The science of physical infinities is much less developed than the science of mathematical infinities. The main reason is simply that the status of physical infinities is quite undecided.
Although some have speculated that three-dimensional space is infinite, cosmologists generally believe that the universe is curved in such a way as to make it finite but unbounded—akin to the surface of a sphere.
In the light of the big-bang model of the origin of the universe, cosmologists generally believe that the universe has a finitely long past; whether it might have an endless future is an open question.
— Encyclopedia Brittanica on physical infinities
Is anything infinite in the physical world? Although the concept of infinity has a mathematical basis, we have yet to perform an experiment that yields an infinite result.
The universe could be infinite, both in terms of space and time, but there is currently no way to test whether it goes on forever or is just very big. — NewScientist on physical infinity
So, taking your "proof" to its logical conclusion, if you could encode all the information in the universe with a digital dataset - that is to say, a sequence of zeros and ones - then all you would end up with would be a bunch of zeros and ones. And since any zero or one is just like any other zero or one, it follows that there are only two distinct things in the universe, which repeat many times over. Brilliant!
There is a significant difference between full color, grayscale, and a picture that can only show black / white pixels. It doesn’t follow ‘there are only two distinct things in the universe’ from the ability to ‘encode all the information in the universe with a digital dataset’. You are obfuscating delimiters between different binary strings encoding many different things. What follows is just that any information can be encoded with a minimal set of only two bits, nothing more follows. — Zelebg
Last but not least, you would not be able to prove anything about infinity in the physical universe, because you cannot prove anything at all about the physical universe.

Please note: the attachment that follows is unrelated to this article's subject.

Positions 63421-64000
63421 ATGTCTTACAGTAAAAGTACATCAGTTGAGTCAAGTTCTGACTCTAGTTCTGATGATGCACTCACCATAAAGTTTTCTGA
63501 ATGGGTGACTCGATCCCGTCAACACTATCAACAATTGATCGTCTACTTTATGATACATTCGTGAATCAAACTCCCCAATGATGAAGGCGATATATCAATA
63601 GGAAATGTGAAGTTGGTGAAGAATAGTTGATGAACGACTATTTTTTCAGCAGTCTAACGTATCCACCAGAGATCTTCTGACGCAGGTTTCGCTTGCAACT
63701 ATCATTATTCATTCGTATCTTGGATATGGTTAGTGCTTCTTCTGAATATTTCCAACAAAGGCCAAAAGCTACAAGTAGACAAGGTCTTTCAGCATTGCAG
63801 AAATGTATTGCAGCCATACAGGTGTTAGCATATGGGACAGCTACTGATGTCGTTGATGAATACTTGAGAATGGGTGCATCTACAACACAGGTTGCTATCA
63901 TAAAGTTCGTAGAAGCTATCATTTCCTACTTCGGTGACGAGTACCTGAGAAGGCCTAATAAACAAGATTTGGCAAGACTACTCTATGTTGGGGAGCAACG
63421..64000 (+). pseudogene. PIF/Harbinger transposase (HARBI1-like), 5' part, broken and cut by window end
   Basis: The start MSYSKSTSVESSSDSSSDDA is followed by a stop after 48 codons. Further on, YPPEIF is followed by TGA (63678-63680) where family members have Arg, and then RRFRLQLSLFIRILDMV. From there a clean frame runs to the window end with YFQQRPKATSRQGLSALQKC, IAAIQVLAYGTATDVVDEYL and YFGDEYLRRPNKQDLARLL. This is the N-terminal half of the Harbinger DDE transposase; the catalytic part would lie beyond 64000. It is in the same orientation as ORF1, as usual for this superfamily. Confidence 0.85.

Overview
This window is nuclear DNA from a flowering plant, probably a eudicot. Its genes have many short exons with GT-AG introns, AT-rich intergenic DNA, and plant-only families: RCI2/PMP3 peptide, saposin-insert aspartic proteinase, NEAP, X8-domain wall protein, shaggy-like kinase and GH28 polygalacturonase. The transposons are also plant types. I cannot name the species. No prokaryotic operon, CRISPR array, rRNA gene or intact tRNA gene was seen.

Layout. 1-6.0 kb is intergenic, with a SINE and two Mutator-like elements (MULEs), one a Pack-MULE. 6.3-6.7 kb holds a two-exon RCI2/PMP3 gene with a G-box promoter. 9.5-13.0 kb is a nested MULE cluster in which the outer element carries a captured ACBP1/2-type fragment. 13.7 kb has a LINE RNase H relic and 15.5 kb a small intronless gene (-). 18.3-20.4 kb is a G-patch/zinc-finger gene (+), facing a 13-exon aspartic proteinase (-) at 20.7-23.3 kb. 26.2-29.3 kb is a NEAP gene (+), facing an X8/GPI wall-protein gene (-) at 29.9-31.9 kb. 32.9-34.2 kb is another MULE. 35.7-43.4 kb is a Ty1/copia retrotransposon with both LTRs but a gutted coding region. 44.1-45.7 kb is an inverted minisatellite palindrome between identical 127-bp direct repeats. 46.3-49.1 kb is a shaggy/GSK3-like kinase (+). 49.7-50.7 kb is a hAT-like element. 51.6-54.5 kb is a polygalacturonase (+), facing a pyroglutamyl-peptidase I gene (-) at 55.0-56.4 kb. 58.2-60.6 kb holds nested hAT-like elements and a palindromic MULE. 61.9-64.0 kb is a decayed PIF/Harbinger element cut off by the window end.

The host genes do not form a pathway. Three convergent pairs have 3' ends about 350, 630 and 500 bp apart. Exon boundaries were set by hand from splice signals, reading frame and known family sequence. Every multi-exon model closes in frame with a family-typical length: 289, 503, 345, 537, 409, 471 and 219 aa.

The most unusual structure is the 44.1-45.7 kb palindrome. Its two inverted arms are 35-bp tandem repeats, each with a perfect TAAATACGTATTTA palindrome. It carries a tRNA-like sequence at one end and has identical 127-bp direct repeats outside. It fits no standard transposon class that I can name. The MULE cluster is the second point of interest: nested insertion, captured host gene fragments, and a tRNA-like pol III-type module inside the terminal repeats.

I just proved the number of unique things that can or will ever exist, both physical and imaginary, is finite. What part of the proof can you possibly doubt? — Zelebg
But that's just a quantitative difference that doesn't bear on the problem with your argument.
It is not a "proof" as meant by proof theory.
For that purpose, you first need to list the axioms in your theory.
I’m not sure if you are saying there is a problem with my argument or not. If there is, point to which statement of mine is supposed to be unwarranted. — Zelebg
are mistaking mathematics for a self-evident logical fact. In other words, the whole proof is an axiom, what part can you possibly doubt? — Zelebg
Doesn't it bother you that the number of distinct things in the universe is limited by an arbitrarily chosen resolution of your camera?
Could you please summarize what you have in mind as "the concept of time and eternity from Gödel (self-reference), and Turing," as well as "the paradox of time itself"? Thanks in advance.Have you considered the concept of time and eternity from Gödel (self-reference), and Turing? Or even the paradox of time itself? — 3017amen
I still do not see what those mathematical results have to do with "the concept of time and eternity."Gödel and Turing taught us about mathematics being incomplete & incomputable, and never ending, similar to irrational numbers and the modal logic paradox. — 3017amen
Sorry, I do not understand this sentence.With respect to time, another paradox of trying to define time also appears incomplete in its 'eternal way' of trying to measure same. — 3017amen
Thanks for the video. To me, the paradoxes identified by Aristotle and McTaggart are resolved by recognizing that the principle of excluded middle only applies to individuals, while time is continuous and therefore general. There are no discrete instants within time itself, they are artificial creations that we impose for the purpose of marking and measuring time. The present moment is always indefinite, blending seamlessly into the immediately past and future moments, yet itself neither past nor future.You may have seen this before: — 3017amen
Eternity usually means timelessness, or perhaps infinite time. I still see no connection with incompleteness and incomputability.Eternity equals no resolution. — 3017amen
Not in this thread, as far as I can tell.I explained earlier what the definition of abstract time is viz the concept of eternity. — 3017amen
What do you mean by "abstract" in this context? The present is certainly not eternal.Is that then, abstract and/or eternal? — 3017amen
or perhaps infinite time. I — aletheist
What do you mean by "abstract" in this context? The present is certainly not eternal. — aletheist
What do you make of it? — Zelebg
Faulty hypothesis — jgill
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